Watch out for door conflicts. Do you have to close one door to open another? Will they bang together if one isn’t closed? We have this situation in the garage entry we modified – it is our fault since we didn’t think through the door plans. It may not be possible to prevent all door conflicts, but at least you will be aware of it going into your new home.
Many home designs have sliding glass doors to the back yard. the standard size is 6′, which leaves just under 3′ for walking through. Consider changing this door to an 8′ sliding glass door which gives just under 4′. Or, switch the sliding glass door to double opening French Doors.
Be Picky About Your Upgrades
Our philosophy on upgrades was to add the things that are nearly impossible to change later on. For instance, we upgraded to 9 foot ceilings on the main floor and an Oak Staircase, since you can’t change the ceiling height later, and Oak Stairs are a major expense.
We upgraded the flooring through much of the main floor to tile because the floor framing is actually different depending on what flooring materials you choose. Properly done, a tile floor should have floor joists on 12″ centers rather than standard 16″ centers.
We added a gas fireplace in the Master Suite since running a gas line and venting through the roof after construction is complete would be almost impossible. The Gas Fireplace in the living room could have been done later, but it was easier to have it all done at once. We also added wall sconces at the sides of each fireplace since wiring them later is a lot harder than doing it when the walls are open.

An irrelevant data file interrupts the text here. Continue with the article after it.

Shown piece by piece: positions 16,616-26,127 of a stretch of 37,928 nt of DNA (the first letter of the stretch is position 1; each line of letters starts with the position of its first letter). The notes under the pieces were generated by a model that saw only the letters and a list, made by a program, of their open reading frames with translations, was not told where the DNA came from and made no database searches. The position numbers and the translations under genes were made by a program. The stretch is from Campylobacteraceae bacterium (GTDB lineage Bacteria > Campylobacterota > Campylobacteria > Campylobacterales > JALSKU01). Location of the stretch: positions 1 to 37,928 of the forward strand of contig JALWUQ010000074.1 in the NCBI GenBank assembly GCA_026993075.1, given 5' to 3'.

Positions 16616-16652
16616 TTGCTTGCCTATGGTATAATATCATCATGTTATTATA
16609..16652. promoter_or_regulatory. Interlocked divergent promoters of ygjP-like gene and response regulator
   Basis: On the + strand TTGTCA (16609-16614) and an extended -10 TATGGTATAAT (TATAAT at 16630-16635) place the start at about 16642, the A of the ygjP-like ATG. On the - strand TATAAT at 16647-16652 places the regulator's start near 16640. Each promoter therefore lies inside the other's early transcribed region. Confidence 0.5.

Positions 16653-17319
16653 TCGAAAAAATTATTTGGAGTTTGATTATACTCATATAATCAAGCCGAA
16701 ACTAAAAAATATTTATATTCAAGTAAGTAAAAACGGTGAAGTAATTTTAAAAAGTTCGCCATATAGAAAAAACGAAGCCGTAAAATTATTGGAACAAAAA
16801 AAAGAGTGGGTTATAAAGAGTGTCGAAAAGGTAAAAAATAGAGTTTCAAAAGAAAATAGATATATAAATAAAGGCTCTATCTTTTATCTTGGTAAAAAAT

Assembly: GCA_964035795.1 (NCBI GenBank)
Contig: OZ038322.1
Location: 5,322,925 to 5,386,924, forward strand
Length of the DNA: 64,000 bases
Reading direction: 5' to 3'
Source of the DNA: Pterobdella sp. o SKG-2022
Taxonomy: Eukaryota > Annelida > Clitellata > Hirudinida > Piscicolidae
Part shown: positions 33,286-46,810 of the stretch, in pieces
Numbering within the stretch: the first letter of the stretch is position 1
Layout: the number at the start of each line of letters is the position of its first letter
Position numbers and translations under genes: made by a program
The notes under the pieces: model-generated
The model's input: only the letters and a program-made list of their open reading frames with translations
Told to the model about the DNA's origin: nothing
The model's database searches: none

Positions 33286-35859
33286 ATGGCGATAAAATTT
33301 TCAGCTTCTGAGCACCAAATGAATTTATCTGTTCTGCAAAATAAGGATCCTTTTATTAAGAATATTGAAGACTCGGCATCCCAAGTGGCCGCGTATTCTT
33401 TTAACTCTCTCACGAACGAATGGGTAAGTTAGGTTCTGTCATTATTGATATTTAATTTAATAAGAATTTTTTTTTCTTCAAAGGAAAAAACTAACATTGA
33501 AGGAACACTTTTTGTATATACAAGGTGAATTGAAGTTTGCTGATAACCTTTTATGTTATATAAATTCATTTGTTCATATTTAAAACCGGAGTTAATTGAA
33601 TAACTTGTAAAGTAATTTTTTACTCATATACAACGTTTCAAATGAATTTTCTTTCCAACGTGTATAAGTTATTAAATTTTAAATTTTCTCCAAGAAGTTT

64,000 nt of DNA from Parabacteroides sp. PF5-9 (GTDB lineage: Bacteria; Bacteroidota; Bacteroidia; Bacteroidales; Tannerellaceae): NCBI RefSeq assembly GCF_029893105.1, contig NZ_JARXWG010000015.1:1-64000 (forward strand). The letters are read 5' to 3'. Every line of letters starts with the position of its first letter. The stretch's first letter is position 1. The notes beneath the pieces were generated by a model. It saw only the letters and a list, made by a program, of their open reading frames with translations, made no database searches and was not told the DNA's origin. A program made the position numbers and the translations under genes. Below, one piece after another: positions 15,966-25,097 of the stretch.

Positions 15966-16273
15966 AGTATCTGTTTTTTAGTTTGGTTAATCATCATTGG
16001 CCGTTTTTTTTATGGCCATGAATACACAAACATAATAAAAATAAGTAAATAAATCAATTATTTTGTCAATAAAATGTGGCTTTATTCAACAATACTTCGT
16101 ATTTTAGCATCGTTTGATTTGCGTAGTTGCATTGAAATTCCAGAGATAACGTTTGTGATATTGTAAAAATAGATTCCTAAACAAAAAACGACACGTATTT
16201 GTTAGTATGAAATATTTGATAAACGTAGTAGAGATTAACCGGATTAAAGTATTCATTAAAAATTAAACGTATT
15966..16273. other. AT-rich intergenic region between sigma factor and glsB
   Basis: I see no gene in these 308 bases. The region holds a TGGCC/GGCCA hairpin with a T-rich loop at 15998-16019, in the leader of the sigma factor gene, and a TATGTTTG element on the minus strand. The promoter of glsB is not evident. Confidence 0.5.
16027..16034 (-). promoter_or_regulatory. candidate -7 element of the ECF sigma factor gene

We added a pantry and computer desk as part of the kitchen / eating area so that the oak cabinets all matched the kitchen.
And we added a floor drain in the main floor laundry room in case there is ever a washing machine flood.
Finally, we put in a Jacuzzi corner tub in the master bath because you couldn’t physically get it in the house as part of a later renovation.
All other upgrades were not done through the builder because I am a handy guy and can do most of it myself at a later date. For example, we left the builder grade carpets and underlay because we have two small kids. We figured in 5 to 7 years the carpet will be due for replacement and at that time we’ll put in hardwood that matches closely to the Oak Stairs.
Adjustments To Your Subdivision Home
It will depend a lot on who your builder is. Smaller builders in smaller towns will sometimes turn a blind eye and let you go and do things on your own. Many of these things are simple changes you can do over a weekend or two with the right tools,or things that the builder can easily do for you.
This is not designed to be a how-to. For the purposes of this article I assume you have the knowledge already or have friends who do. Some of these are demands you can make from your builder… But don’t be surprised if you get a flat “No” when you ask. All of these things should be achievable in a full custom build.
Plan where your TVs will be and add 2×10 vertically at the right height to allow for better and more secure mounting of your TV. At the very least double up the studs where you think the TV will go.
Plan your flooring. I have seen many plans where a builder will put tile in the kitchen, entry, and bathrooms, but all the hallways in between are carpet. Tile is highly personal. Some prefer hardwood, and some prefer carpet. But if you do like tile, plan it out well, because wherever you put tile the floor joists underneath should be on 12″ centers. If you do hardwood or carpet the standard 16″ centers is fine. 12″ centers will prevent your floors from moving and will keep your tile in place and keep your grout from cracking.
Also, across all flooring, tongue and groove plywood should be glued using a high quality wood adhesive and also screwed down. Nails are not sufficient since they will pull out over time and your floors will squeak.